Skellig Michael Star Wars location
The Skellig Michael Star Wars location is a site approximately 12km off the coast of Kerry in South West Ireland.
This stunning natural island location was displayed in all its glory in the 2015 Star Wars blockbuster – The Force Awakens. In the final scene of the movie, the young character Rey, played by Daisy Ridley, meets the reclusive Jedi master Luke Skywalker (Mark Hamill), who had been in hiding on the remote island world of Ahch-To. The movie ends when the two characters meet, suggesting there is much more to come from this stunning location.
The island of Skellig Michael off the coast of Kerry is a Unesco World Heritage site since 1996 and was a tourist destination long before the movie. Numbers of visitors and general interest in the location have soared following its albeit brief appearance in the worlds highest grossing film. Today, boat tours and excursions from the mainland continue to be hugely popular and in big demand. Weather permitting, these excursions run daily from Portmagee in South West Kerry. The location is rugged and remote and hence tours are only available during Summer months as weather permits, usually from May to September.
There are actually two islands, called Skellig Michael or Great Skellig which rises 714ft out of the Atlantic and Little Skellig, both are places of stunning natural beauty. Home to numerous examples of coastal wildlife, these rugged islands have borne the brunt of Atlantic weather for many millenia. Visitors can see diverse wildlife including seals, gannets and puffins who have resided on craggy outcrops since the islands existed.
In recent years and before any filming took place on the islands, conservationists have called for limited access to the islands in order to protect the ancient monastic buildings and other features from erosion, increased visitor traffic, souvenir collectors and general wear. In 2013, the Irish Air Corps airlifted several tonnes of materials to the island to carry out restoration work and general maintenance to make pathways and walls safe for visitors.
Concerns were raised during filming of the movie when equipment and increased numbers visited the island and for when filming was completed, given the expected surge in movie tourism that the film would create. Given the short ‘on location’ period however, it was unlikely that the movie crew were the cause of any major disruption or ‘damage’ to the island. Reports of interruption to wildlife and damage to pathways were recorded but were seen as a general consequence of tourism and not directly associated with filming. As part of the review visitor numbers, the Irish government has taken steps to limit the volume of visitors to the island by capping the number of charter licenses issued each year.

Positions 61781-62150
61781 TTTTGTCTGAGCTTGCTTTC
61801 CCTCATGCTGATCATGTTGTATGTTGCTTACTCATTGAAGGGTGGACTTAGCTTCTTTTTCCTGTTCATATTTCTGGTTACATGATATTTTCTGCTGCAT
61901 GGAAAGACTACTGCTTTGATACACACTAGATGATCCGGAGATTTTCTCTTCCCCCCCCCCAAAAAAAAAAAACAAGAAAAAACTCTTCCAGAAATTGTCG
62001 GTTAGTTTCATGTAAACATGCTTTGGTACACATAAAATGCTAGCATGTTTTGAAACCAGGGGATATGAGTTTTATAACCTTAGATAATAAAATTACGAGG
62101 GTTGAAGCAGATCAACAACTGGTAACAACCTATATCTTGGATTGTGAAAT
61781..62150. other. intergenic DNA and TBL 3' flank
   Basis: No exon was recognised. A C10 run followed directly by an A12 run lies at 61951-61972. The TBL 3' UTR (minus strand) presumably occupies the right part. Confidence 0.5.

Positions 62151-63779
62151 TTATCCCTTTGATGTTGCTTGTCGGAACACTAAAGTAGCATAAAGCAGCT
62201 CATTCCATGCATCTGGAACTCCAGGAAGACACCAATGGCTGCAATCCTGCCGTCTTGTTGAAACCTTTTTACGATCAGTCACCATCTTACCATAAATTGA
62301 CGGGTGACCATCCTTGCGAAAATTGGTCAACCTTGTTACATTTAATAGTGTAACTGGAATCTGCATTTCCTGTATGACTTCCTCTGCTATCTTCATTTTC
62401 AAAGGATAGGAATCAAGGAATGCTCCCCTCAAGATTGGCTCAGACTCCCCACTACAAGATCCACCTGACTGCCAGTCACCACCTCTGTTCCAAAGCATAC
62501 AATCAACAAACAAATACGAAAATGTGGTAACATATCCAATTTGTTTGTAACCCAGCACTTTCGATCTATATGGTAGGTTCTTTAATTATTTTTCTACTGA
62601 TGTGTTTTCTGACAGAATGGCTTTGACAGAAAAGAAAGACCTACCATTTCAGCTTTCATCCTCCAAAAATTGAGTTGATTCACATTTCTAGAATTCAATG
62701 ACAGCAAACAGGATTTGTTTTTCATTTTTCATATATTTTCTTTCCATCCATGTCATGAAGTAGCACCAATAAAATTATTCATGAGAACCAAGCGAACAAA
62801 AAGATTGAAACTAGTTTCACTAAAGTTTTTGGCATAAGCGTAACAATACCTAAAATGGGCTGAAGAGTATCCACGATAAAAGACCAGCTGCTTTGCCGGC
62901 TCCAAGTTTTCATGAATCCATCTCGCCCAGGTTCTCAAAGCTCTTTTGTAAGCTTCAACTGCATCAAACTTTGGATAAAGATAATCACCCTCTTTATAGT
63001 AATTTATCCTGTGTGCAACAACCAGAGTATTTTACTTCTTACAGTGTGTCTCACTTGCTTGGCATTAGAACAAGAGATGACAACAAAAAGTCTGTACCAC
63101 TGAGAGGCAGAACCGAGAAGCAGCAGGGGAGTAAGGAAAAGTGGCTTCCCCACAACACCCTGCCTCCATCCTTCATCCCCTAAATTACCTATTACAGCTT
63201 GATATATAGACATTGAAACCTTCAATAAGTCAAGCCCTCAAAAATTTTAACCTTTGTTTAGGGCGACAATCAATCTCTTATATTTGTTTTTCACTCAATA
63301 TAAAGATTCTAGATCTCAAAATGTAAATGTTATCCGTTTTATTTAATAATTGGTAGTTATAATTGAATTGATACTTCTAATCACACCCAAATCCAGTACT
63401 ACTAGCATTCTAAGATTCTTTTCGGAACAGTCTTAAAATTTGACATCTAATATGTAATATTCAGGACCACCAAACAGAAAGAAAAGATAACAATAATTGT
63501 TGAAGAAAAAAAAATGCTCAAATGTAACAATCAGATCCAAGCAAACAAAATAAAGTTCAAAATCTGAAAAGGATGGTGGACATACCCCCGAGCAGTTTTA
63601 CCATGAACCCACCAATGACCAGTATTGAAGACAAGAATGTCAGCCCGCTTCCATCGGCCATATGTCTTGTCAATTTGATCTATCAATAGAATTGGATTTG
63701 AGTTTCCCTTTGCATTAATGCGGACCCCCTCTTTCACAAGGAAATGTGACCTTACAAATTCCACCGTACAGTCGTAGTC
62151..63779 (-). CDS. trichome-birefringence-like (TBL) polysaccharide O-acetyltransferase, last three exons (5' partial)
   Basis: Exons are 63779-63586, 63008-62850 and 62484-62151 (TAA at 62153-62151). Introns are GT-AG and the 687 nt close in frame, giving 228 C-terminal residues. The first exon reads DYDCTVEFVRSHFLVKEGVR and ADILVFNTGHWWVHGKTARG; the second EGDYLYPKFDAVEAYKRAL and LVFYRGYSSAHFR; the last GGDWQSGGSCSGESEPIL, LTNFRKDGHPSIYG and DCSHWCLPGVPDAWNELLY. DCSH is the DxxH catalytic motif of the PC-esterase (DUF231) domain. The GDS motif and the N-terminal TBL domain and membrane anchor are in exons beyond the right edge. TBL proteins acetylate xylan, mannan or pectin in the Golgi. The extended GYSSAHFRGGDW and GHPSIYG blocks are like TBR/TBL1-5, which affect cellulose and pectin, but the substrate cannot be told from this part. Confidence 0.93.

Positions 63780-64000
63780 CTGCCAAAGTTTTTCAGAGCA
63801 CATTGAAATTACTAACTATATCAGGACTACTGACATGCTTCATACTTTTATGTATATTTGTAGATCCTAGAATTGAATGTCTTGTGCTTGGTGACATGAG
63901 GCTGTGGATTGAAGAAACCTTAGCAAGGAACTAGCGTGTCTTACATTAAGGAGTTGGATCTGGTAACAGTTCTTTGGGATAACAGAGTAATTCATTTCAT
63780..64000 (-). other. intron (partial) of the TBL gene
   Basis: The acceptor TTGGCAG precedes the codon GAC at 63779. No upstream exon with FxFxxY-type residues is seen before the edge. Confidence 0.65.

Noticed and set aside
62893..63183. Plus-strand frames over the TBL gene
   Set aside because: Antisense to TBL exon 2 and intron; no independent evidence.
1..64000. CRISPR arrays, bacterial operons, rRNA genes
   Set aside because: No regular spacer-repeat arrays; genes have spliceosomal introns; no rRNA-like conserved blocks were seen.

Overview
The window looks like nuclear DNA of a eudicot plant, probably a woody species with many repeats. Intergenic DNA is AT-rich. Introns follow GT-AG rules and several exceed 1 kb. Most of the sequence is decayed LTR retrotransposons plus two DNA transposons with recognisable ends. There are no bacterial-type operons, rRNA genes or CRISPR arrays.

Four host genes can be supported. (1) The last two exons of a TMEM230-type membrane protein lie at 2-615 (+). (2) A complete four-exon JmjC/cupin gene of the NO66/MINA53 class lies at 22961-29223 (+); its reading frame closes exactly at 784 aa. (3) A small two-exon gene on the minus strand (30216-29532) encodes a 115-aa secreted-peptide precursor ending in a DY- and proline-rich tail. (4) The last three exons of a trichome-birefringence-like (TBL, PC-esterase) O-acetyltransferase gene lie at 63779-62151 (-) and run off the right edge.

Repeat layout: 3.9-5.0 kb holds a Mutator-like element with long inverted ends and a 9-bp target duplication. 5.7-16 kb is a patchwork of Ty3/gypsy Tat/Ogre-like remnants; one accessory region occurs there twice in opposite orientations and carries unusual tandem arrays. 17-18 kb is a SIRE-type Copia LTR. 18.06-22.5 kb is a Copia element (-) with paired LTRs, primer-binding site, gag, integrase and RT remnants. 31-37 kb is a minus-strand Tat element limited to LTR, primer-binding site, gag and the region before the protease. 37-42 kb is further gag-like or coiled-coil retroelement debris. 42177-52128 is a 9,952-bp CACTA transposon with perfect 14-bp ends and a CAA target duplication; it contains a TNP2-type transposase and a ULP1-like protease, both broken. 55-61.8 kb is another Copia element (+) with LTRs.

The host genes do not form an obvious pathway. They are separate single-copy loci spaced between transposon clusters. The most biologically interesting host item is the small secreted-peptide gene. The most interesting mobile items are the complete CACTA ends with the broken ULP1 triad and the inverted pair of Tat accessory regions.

Irish folklore and history sees mentions of the Skellig islands as early as the 5th Century. The name comes from the ancient gaelic word ‘Scellic’, (skell-ic) meaning steep rock. Additional recordings in Irish history see it listed as a place of burial of Ir, son of Milesius and also as a place of hiding, when the King Of Minster fled there following disputes with the King of Cashel on the mainland.
A settlement may have been in place on the island since the 6th Century, however the first written reference to monks inhabiting the island is seen in the 8th Century. Depicted in the movie, the island has numerous man made structures like walls, pathways and beehive type huts that once formed part of a monastic settlement on the island.
Created from slabs of devonian sandstone, a type of sandstone found throughout the mainland of Southwest Ireland, Britain, Norway and along the northeastern seaboard of North America, the stone has weathered with the surrounding rock and appears almost assimilated into the island. One can only imagine the ingenuity, toil, industry and energy it would have taken these ancient monks to create these amazing features.
The stunning visual landscape gives it another world appearance and combined with mist clouds, green grass areas and its overall rugged island appearance, the Star Wars location crew must have been sold on it the minute they set eyes on it!
Visiting Skellig Michael
Today, the islands are under the expert care of the Office of Public Works (0PW), the organisation in Ireland that has responsibility for all historic sites and monuments. OPW guides are on the island too, in place to ensure visitors are briefed about the walking route to the summit. For the most part, the location is exposed and walks are not permitted during high winds and heavy rain. The trek up the stone steps is tough work out and hiking boots and outdoor gear are essential. This is a place of steep walks and exposed and unprotected ledges. Care is advised as there have been fatalities in the past.
There are several charter services running from Portmagee to the island. Some tours just do a sweep around the island and come back to shore but we know you – you’ll want to step foot on this place!
Excursions are weather permitting during Summer months and in most cases booking is essential. The journey on water to the island takes about 45minutes and there is usually about 2½ hours on the island. The return trip is also 45 minutes.